The season is moving on and the end of 2012, is not too far off. Though September is really the month I consider to be my New Year, January is still a landmark time, in that the calendar begins its yearly cycle, bringing us back to the beginning again every year.
On January 1st, I set an intention for the 365 days that are before me, just as I will set my intentions for tomorrow, this evening, and on Sunday night, I’ll set them for the week ahead. Using this idea, taught to me by Debra Marrs, I wake up each morning, knowing what I plan to do for the day ahead. And though I may stray off course from time to time, it’s a structure that I can carry with me into the next day if necessary. Unless I am faithful to these lists, I would most likely arise confused and overwhelmed, trying to figure out where to begin my day, and why.
I do change things around as opportunities for a last-minute visit with a friend arises or if the cat gets sick and I need to take her to the vet. I simply put what I didn’t do today onto the list for tomorrow. The deal is to only write down three or four items to accomplish each day, leaving extra time to keep working if I choose, or to have a cup of tea with my neighbor, weed the garden, or have a cat nap. Those things, which I don’t consider work and often feel guilty about doing, are just as important as taking time to work on my memoir every day, paying the bills, and doing the laundry. They are the self-care items that keep me sane. I’ve learned over the years that without time to relax, I don’t do well. After having used this system of time management for a while, I now know just how much I can accomplish in a given day. I’ve stopped overloading my plate, and don’t feel rotten anymore, when I don’t finish everything I planned to do.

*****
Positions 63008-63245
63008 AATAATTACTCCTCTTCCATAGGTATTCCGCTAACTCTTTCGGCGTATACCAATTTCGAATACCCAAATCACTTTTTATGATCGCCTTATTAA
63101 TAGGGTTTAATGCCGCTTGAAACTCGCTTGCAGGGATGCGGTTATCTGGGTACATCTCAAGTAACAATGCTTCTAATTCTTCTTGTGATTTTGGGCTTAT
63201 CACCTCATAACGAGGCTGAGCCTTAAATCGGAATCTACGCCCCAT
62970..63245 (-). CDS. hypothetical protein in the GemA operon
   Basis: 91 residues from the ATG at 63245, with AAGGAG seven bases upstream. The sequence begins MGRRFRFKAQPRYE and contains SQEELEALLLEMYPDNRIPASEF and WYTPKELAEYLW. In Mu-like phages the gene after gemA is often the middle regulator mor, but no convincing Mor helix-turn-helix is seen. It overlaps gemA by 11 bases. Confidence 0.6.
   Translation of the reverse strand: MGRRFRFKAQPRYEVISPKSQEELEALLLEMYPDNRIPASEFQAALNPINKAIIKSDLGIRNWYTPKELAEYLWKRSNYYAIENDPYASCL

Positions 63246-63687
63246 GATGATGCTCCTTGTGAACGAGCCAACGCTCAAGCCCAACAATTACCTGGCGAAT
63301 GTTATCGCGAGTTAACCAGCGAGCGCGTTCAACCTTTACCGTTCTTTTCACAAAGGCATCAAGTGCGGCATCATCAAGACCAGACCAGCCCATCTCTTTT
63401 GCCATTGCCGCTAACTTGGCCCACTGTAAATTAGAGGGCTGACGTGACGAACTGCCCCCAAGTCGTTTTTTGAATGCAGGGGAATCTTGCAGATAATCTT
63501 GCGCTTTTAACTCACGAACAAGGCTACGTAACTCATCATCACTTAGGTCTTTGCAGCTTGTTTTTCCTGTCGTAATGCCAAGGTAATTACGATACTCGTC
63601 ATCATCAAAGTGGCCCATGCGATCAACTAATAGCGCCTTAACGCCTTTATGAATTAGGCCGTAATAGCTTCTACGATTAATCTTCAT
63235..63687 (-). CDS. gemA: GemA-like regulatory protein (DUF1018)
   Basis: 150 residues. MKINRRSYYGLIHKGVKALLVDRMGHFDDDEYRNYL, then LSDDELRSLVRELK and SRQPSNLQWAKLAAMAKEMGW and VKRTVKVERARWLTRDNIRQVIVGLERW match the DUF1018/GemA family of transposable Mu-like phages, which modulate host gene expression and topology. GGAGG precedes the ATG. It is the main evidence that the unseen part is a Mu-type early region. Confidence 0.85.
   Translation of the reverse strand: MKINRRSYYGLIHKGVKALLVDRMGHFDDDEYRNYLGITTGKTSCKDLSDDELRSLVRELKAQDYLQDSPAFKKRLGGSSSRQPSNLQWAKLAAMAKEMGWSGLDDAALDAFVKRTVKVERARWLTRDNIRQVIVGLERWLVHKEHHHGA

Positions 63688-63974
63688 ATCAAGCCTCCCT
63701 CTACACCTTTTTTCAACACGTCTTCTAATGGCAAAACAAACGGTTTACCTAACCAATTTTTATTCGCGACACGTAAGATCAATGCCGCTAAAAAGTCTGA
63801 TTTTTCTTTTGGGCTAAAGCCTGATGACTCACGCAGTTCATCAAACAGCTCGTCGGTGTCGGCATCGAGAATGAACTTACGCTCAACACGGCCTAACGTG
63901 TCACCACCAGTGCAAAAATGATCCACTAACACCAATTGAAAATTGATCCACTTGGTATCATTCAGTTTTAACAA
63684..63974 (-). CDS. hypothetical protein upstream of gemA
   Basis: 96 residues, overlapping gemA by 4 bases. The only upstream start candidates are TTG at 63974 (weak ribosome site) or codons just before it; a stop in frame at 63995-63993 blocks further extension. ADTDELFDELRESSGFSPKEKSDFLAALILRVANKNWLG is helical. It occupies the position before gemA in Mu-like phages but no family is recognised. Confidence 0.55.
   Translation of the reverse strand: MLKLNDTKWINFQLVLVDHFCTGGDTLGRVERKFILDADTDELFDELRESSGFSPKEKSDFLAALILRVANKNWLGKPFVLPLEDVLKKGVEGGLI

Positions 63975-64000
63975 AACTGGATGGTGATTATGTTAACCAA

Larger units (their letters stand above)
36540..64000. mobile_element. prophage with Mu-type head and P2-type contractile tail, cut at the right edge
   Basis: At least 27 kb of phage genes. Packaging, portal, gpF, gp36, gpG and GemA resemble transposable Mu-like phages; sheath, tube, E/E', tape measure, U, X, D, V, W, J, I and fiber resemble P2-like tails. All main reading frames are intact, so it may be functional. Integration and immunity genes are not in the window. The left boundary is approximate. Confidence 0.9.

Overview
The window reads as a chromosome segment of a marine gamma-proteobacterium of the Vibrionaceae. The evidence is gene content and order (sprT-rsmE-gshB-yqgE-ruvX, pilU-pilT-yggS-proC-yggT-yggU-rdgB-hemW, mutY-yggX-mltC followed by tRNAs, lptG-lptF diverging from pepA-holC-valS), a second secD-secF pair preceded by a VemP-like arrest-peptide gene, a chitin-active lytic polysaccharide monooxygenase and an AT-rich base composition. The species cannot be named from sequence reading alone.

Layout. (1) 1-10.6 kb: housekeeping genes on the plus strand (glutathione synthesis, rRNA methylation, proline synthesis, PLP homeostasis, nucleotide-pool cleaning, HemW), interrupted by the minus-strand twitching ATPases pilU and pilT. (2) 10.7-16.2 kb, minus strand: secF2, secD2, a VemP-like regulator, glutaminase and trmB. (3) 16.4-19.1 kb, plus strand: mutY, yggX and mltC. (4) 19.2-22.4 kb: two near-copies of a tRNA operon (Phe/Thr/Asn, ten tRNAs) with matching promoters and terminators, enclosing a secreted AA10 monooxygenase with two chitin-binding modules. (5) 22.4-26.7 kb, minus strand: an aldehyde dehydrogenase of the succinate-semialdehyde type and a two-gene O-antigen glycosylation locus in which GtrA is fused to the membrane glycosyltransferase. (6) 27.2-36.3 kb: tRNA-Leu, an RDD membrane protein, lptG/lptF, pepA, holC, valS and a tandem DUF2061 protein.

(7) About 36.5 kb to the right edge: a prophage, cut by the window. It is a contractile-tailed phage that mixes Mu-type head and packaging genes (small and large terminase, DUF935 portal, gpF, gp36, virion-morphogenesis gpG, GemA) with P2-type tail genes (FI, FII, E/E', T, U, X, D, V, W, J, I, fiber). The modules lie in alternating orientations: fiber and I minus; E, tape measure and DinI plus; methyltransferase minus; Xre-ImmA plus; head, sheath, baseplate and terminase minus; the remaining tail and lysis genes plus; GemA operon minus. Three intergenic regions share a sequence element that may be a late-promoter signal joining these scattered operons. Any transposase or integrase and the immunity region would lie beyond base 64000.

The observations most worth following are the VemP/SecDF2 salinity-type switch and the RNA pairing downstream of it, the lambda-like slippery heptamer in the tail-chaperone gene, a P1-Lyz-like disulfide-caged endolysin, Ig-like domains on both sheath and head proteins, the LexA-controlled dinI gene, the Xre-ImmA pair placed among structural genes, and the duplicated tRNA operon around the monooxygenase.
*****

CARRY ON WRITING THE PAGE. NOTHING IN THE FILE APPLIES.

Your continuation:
My yearly intentions are a bit different. They are just one or two words that I choose each January to accompany me as I move through the next calendar year. In the past I’ve chosen words such as trust, slowly, and open. When I’m feeling particularly pushed, I’m reminded to slow down and to trust that all will be well. The word open, really helped me during a difficult time after my mother died, when all I wanted to do was to hide away and lick my wounds. Instead of sitting behind a closed-door, I left it slightly ajar. When I felt it was safe to leave the door wide open, I did, letting in the sunshine, a fresh breeze, new friends and interests. The lineup of these words grows every year as I add a new one. And they often come together like old friends, when I’m feeling in need of a course correction.
This year, I’m starting a few weeks early as a way of practicing before the ball drops on New Year’s Eve. I’ve chosen simplicity, as my word for 2013, hoping it will help me to keep my worst enemy, Perfection, from trying to take over. It should help me to sort out the idea of enough, as in how I perceive myself, and how much time I need to put in working on my memoir everyday.
I want my days to be less complicated and more productive. I want to keep my goal of finishing a draft of my memoir by September 1st in mind, while finding a way to get it done without making life so complicated and difficult, that I’ll give up and walk away. It will help me to use the word NO, when the temptation to let it go arises, and remind me that what I want most in the world right now, is to write my story.
In the spirit of practicing simplicity, I plan on taking the next three weeks off from writing this blog. I’ll have extra time to enjoy my family and get lots of rest before jumping headfirst into whatever lies ahead.
I wish each and every one of you, a happy and healthy Holiday Season and a New Year filled with fresh dreams!